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It’s estimated that 95 percent of polled businesses have been using cloud technology, according to Right Scale’s 2016 State of the Cloud Report. What makes the cloud so appealing to a growing number of companies? It’s because cloud computing enables them to consume computing resources as a utility, just like electricity, without the need to build and maintain computing infrastructure in-house.

Three powerful core features compel businesses to move from on-premise to cloud solutions. First, it’s fully customisable at any time, allowing users to manage and create their own systems for fast deployment. Second, it’s highly scalable, giving users the ability to adjust their needed resources based on how much the system is being used. And third, businesses pay for only what they use.

Large corporations are embracing the cloud because they need to move nimbly in today’s dynamic environment without being held down by an immovable and inflexible IT infrastructure. In fact, according to McKinsey, large companies will double their adoption of cloud services by 2018.

Small to medium enterprises (SMEs), on the other hand, are moving swiftly toward the cloud while also eyeing the promises of the lower cost and convenience of third parties managing their IT needs. Studies by Intuit and Emergent Research reveal that by 2020, 78 percent of these small businesses will complete their migration to cloud.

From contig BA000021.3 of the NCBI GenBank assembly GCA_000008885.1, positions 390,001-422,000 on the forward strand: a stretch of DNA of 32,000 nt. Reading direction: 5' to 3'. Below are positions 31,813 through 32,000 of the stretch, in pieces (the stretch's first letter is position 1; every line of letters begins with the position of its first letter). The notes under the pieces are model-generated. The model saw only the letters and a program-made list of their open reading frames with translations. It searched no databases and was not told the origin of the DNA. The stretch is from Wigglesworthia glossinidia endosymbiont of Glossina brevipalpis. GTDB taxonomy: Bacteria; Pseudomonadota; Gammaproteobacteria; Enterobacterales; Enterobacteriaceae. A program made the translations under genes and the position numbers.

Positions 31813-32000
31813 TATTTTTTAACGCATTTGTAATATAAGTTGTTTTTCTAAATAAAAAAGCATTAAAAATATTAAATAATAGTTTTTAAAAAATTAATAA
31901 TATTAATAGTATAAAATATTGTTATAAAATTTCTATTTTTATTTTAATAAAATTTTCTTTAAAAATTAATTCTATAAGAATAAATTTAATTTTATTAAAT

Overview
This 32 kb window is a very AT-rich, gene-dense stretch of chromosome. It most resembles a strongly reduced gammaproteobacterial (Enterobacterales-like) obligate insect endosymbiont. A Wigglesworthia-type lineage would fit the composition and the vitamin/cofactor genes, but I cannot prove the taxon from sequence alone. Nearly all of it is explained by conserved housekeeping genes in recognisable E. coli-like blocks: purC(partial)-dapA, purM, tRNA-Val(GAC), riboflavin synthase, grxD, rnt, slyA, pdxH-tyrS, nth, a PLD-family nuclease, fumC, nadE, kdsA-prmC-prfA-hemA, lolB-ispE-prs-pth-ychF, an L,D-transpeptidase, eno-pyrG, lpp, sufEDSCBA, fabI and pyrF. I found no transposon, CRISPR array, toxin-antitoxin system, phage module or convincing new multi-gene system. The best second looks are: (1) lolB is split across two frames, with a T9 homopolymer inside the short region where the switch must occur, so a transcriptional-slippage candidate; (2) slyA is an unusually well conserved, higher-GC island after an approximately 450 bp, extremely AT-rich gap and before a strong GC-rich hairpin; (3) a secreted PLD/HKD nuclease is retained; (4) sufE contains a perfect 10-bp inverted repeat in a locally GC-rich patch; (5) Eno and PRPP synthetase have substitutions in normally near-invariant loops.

To continue reading, click on this blog post about making the move from on-premise to cloud erp.

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  1. Dick Smith

    its debatable whether businesses move to cloud because it’s fully customisable compared to on-premise. If you have a on-premise modern ERP package like SAP it can be customised equally or more.  My experience with implementing both cloud and on premise systems is customisability is not the strength of cloud rather the weakness.  Consider how many ODBC plugins or 3P applications people have with SQL servers…if the software has good design built in both on premise and cloud can be customised.  problem is you compare older on-premise ERP systems to modern cloud platforms so comparing apples to oranges.

     

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